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Royalton Residents Cut School Budget

South Royalton — Pushing back against higher taxes, a gymnasium packed with roughly 350 residents voted last night to cut the school budget for the 2014 school year, overturning the initial budget vote from the March Town Meeting.

The amended $6.0 million budget, which was proposed by resident Sandy Conrad and aims to level-fund the upcoming school year’s spending budget, was passed 193-139 on a paper ballot after two-and-a-half hours of debate.

Although the new budget is only $137,000 less than the previous budget, school board members nonetheless warned last night that the end result could be staff cuts.

“I wouldn’t say 100 percent, but I would be shocked if we didn’t lose personnel,” school board member Geo Honigford said, also mentioning his disappointment in the evening’s results.

“There have been several attempts over the years to cut the budget, and there was a similar reconsideration in 2003 to cut the budget, and it was overwhelmingly defeated.”

The reconsideration was organized by Conrad, who was active along with roughly 20 residents in the weeks following the initial vote in March to bring the budget back before voters.

The initial $6.2 million school spending plan, which was approved at March Town Meeting 60-46, represented a 2.3 percent increase over the current school year’s budget.

During her address to residents and the school board, Conrad argued how financially difficult it was becoming to live in Vermont, particularly for senior citizens on limited incomes.

“I think the children are important,” Conrad said, “but it’s got to be a balanced budget for all members of the community. School spending is out of control on the whole, and every year, the budget just keeps going up and up and up.”

Conrad, who works for Southwestern Vermont Council on Aging, said she works with the elderly on a daily basis, and wants to see that they aren’t “kicked off their land because they can’t afford the rising taxes.”

She said her care for seniors goes back to her childhood, when she would visit her grandmother every Saturday in her elder’s home.

“I love these people,” Conrad said. “I want to see they can stay in place in their old age. We keep educating children, they keep leaving and only the seniors are left. But, pretty soon, there’s not going to be anyone left.”

Although some residents agreed that education is of paramount importance, they also voiced concerns about increasingly higher taxes.

For example, Judy McCullough said her family has lived in Royalton since 1962, and as much as she believes every one deserves the right to a complete education, she “believes it’s time to stop spending.”

“Most of us are struggling,” she said.

As people around her filled chairs, lined the bleachers and looked on quietly, McCullough trembled as she read from a piece of paper.

“We’re getting ourselves deeper and deeper into debt,” she continued. “We should budget our school budgets the way we’re forced to at home: to survive.”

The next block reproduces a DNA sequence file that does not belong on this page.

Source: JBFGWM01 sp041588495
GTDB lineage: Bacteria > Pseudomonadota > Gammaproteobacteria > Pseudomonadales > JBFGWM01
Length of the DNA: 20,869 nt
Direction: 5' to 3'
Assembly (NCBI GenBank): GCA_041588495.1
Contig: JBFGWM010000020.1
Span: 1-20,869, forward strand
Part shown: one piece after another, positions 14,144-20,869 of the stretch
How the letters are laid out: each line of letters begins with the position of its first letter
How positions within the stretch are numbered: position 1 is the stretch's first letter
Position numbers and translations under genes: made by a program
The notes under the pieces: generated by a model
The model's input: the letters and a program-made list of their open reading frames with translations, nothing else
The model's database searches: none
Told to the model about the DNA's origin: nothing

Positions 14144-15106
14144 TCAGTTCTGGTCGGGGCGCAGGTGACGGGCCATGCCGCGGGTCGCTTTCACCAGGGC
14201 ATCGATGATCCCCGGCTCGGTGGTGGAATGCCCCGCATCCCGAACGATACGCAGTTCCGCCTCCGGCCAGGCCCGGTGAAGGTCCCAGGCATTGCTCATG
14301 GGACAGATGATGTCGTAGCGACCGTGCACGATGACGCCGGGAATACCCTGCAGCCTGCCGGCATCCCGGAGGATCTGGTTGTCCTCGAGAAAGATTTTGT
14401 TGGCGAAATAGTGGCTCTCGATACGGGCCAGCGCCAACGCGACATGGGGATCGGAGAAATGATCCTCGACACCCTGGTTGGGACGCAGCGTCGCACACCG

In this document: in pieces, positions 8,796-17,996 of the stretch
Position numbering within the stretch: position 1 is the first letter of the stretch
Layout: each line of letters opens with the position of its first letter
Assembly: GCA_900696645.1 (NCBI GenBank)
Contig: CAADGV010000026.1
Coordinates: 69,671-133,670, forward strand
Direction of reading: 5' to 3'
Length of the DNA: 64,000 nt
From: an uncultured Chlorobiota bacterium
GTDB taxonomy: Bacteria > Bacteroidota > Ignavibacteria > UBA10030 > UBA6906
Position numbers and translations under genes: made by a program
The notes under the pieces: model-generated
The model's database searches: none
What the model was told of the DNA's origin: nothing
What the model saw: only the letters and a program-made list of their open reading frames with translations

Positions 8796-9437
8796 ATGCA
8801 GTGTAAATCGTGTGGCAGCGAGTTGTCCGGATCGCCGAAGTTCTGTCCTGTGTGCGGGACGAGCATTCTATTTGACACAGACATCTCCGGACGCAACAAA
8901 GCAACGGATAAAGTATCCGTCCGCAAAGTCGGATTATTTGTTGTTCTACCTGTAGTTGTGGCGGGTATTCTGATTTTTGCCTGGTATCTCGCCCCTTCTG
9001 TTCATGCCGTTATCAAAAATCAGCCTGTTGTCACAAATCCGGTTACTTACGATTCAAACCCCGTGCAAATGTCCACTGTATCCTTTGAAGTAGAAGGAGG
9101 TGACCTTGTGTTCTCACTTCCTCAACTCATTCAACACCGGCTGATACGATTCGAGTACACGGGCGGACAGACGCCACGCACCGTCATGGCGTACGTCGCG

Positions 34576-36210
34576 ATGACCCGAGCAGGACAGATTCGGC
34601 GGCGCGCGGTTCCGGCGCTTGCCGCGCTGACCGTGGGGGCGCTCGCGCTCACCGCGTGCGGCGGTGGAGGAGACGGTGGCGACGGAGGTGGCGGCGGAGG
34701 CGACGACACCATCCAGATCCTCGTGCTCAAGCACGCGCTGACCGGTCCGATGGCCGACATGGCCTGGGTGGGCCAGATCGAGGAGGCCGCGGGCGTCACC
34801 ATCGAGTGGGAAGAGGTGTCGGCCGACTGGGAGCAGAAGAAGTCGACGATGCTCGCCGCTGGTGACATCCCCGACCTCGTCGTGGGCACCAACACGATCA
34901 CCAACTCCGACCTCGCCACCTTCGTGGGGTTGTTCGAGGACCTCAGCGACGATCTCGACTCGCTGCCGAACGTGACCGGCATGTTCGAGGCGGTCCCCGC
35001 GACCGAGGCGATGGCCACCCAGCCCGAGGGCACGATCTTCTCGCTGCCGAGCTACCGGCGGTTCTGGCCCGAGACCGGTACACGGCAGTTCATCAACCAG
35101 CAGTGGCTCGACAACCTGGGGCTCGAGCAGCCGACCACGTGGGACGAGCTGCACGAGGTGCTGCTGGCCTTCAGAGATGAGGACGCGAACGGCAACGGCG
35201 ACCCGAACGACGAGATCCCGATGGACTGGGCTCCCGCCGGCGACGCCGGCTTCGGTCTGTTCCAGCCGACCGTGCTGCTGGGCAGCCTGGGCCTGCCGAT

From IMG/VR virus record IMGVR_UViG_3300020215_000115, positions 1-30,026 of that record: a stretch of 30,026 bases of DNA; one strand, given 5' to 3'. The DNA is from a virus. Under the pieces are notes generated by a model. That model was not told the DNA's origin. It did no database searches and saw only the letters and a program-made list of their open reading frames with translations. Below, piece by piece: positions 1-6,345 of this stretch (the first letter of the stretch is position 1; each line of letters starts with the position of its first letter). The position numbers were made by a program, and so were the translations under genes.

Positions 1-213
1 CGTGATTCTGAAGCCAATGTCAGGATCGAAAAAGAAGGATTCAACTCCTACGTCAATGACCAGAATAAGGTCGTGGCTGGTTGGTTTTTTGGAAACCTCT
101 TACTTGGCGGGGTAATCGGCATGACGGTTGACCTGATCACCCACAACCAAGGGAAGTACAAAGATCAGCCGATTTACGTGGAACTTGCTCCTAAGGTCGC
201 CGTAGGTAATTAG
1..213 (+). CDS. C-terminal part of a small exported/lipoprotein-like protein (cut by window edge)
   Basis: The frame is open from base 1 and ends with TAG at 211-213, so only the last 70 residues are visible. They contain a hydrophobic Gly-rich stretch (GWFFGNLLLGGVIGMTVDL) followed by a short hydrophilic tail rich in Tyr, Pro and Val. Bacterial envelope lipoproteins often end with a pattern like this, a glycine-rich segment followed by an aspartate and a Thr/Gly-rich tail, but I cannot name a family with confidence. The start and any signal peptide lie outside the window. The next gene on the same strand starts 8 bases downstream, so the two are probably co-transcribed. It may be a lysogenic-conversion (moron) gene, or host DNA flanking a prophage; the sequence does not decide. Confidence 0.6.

A roar of applause filled the gymnasium.

But there were several others in attendance who opposed the proposed cuts.

Bridgett Taylor, who said she’s lived in Royalton most of her life, said she feels that “the taxes are an investment in this school and the children’s future.”

Her daughter wears hearing aids, she said, and every service the school can provide is helpful.

“Our country was founded on giving every child the right to the same starting line. We need to provide that level of quality education to the children.”

A few students testified to the quality of their school as well, but backers of the budget cut had ready answers.

“I really feel it is an important educational lesson to let them know that it is important to be fiscally responsible,” said Gemmah Stone. Last year, she continued, she delivered surplus CSA food to working people. “The taxes are more than burdensome,” she said.

“It is not that we don’t care,” Stone said, adding that she would be “the first to volunteer” at the school if officials find there are unmet needs.

But the cuts also send a message and are a move toward austerity that could harm the school, others said.

The vote suggests that the school isn’t valued, said Nancy Wuttke, whose daughter is a junior at South Royalton School. “When somebody looks at this vote in the paper, that’s what they’re going to see,” she said.

“To not support this reasonable school budget is to take the momentum in the direction of less-educated Royalton school kids,” said Kathy Hassey. “And when you have that, you are helping ensure there will be more Royalton residents struggling to pay property tax, not less.”

Better education means better careers and better pay, she said.

After the meeting, Conrad said she reflected on the vote.

“The truth of the matter is, I don’t think it’s a victory,” she said of the result. “What it is, I hope, is a step in the direction of us working together to come up with a balance for the people who can’t afford it.

“And I don’t want it to tear the town into sides and I hope they view it as an opportunity to work together instead of against each other.”

After the March vote, the homestead school tax rate was expected to increase 12 cents, to $1.50 per $100 of assessed value.

The tax rate impact of last night’s vote to amend the school budget is unclear at this time.

Zack Peterson can be reached at 603-727-3211 or Alex Hanson contributed to this report.


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